J. Michael Straczynski signed off his highly acclaimed run on Amazing Spider-Man with his most divisive story on what had hardly been a selection steering clear of controversy. One More Day also had involvement from Joe Quesada, wearing two hats as both artist and editor-in-chief, and several years later Quesada revisits the controversy to stoke the fires.

At its simplest, One More Day saw Peter Parker and Mary Jane Parker willingly sacrifice their marriage, revising their memories in order to save May Parker’s life, with a side deal also being the world forgetting Peter is Spider-Man. This was via a deal with the devil, or Mephisto if you’re in the Marvel universe. Quesada revisits those events during One Moment in Time, part of which is an exercise in filling in how events played out in the revised continuity. A well conceived opening chapter mixes pages from the 1980s Jim Shooter, David Michelinie and Paul Ryan story in which the couple were married, with new pages by Quesada and Paolo Rivera explaining the circumstances in which that didn’t happen.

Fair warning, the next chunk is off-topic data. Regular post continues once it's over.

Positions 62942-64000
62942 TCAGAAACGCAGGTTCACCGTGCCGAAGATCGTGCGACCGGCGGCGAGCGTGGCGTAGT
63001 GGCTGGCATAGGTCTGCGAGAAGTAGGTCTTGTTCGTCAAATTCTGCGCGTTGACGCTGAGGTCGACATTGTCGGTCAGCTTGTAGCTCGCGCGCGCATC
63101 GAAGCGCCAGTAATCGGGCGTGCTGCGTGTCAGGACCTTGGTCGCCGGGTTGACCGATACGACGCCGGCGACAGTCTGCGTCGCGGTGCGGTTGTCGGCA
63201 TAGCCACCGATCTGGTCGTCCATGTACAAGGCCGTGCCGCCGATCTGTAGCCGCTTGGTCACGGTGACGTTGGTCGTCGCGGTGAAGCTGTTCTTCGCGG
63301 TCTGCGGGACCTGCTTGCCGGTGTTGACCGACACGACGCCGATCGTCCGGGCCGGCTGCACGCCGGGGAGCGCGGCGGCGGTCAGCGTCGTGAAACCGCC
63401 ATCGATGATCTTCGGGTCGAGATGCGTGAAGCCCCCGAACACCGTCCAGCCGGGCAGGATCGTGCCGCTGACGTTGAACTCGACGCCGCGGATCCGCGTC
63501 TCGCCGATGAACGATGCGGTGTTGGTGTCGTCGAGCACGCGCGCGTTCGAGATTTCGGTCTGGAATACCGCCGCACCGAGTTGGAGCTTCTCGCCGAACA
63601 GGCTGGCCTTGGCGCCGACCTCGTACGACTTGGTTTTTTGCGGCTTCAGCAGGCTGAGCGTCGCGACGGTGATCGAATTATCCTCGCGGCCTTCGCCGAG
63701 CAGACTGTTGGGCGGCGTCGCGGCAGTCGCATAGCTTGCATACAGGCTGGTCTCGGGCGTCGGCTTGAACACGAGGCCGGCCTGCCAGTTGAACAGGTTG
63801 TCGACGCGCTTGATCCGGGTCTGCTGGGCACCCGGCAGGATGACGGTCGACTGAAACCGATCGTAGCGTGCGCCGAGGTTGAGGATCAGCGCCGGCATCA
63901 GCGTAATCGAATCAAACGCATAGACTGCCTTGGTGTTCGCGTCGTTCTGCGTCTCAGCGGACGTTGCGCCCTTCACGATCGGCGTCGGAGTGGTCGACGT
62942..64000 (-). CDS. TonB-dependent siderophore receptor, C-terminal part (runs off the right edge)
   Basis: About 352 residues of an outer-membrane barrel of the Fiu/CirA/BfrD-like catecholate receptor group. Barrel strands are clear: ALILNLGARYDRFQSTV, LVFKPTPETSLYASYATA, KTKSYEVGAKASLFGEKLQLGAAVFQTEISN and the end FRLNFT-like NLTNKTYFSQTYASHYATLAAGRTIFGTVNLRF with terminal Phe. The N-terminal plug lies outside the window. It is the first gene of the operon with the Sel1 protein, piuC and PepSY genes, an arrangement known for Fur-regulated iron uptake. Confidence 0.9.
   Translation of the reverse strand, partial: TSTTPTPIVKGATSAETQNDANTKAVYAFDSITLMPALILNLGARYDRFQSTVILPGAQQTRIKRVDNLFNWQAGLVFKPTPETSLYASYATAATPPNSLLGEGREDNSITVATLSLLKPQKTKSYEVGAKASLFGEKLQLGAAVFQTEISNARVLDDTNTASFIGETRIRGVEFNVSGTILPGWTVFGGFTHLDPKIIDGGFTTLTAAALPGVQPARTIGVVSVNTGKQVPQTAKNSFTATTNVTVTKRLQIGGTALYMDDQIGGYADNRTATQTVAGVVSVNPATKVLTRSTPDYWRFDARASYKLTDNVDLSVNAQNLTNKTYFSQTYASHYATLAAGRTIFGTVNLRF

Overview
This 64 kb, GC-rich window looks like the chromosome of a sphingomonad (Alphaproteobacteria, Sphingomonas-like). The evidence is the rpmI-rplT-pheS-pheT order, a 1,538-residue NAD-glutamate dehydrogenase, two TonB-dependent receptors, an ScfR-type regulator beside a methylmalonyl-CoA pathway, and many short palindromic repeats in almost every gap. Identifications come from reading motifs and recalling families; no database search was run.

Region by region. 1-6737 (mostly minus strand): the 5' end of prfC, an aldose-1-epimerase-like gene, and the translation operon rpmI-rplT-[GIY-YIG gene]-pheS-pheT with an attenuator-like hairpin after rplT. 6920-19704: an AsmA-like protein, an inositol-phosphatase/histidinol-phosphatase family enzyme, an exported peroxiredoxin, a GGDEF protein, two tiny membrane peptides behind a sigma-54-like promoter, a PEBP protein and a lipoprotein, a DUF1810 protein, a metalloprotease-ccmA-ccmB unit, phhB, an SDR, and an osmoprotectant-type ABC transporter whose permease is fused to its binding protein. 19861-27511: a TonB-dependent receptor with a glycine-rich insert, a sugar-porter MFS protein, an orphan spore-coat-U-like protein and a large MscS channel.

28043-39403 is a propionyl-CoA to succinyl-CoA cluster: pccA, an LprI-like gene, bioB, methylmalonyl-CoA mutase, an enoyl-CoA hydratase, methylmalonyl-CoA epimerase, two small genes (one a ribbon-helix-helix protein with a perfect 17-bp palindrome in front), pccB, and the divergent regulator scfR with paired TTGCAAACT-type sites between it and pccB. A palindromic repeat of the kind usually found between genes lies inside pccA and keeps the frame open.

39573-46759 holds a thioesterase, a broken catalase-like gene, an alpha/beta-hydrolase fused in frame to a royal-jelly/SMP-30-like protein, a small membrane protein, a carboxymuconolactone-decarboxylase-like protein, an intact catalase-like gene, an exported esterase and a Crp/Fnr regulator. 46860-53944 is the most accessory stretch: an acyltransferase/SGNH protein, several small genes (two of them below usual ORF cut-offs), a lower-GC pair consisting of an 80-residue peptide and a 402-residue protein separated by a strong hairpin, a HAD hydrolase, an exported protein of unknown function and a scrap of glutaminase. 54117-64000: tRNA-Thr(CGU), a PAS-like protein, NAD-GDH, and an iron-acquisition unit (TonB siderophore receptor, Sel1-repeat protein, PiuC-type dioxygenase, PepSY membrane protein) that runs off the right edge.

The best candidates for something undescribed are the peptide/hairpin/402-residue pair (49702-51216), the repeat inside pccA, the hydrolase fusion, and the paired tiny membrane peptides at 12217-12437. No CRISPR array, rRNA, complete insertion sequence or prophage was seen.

Beyond Rivera’s always remarkable art, that first chapter is about as good as it gets. Quesada doesn’t have much wriggle room to begin with, and what would have been a good standalone explanation is instead dragged out by a present day discussion between Spider-Man and Mary Jane and further continuity implants. After three more chapters of this the feeling is that time had moved on, the audience accepted the new status quo, and there was little point in raking over the coals. Quesada labours the point about why Spider-Man is needed, and really drags on a final chapter to the point where it plummets into melodrama.

Whatever your feeling about One More Day, it would have been better left alone.